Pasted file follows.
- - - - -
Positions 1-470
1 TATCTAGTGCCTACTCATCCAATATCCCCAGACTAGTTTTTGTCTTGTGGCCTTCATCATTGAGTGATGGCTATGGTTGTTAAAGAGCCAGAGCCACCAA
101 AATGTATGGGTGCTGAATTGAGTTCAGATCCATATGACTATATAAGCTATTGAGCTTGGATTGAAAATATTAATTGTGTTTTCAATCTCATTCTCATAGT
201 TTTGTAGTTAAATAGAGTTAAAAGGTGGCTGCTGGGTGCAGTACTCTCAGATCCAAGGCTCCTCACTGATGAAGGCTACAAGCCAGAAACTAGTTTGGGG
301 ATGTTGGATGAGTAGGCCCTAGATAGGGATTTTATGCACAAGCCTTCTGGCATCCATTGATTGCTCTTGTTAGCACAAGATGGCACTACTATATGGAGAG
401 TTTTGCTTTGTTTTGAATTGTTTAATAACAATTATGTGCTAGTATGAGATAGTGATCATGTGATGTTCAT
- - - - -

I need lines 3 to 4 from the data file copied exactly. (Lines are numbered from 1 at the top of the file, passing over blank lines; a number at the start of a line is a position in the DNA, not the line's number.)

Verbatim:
101 AATGTATGGGTGCTGAATTGAGTTCAGATCCATATGACTATATAAGCTATTGAGCTTGGATTGAAAATATTAATTGTGTTTTCAATCTCATTCTCATAGT
201 TTTGTAGTTAAATAGAGTTAAAAGGTGGCTGCTGGGTGCAGTACTCTCAGATCCAAGGCTCCTCACTGATGAAGGCTACAAGCCAGAAACTAGTTTGGGG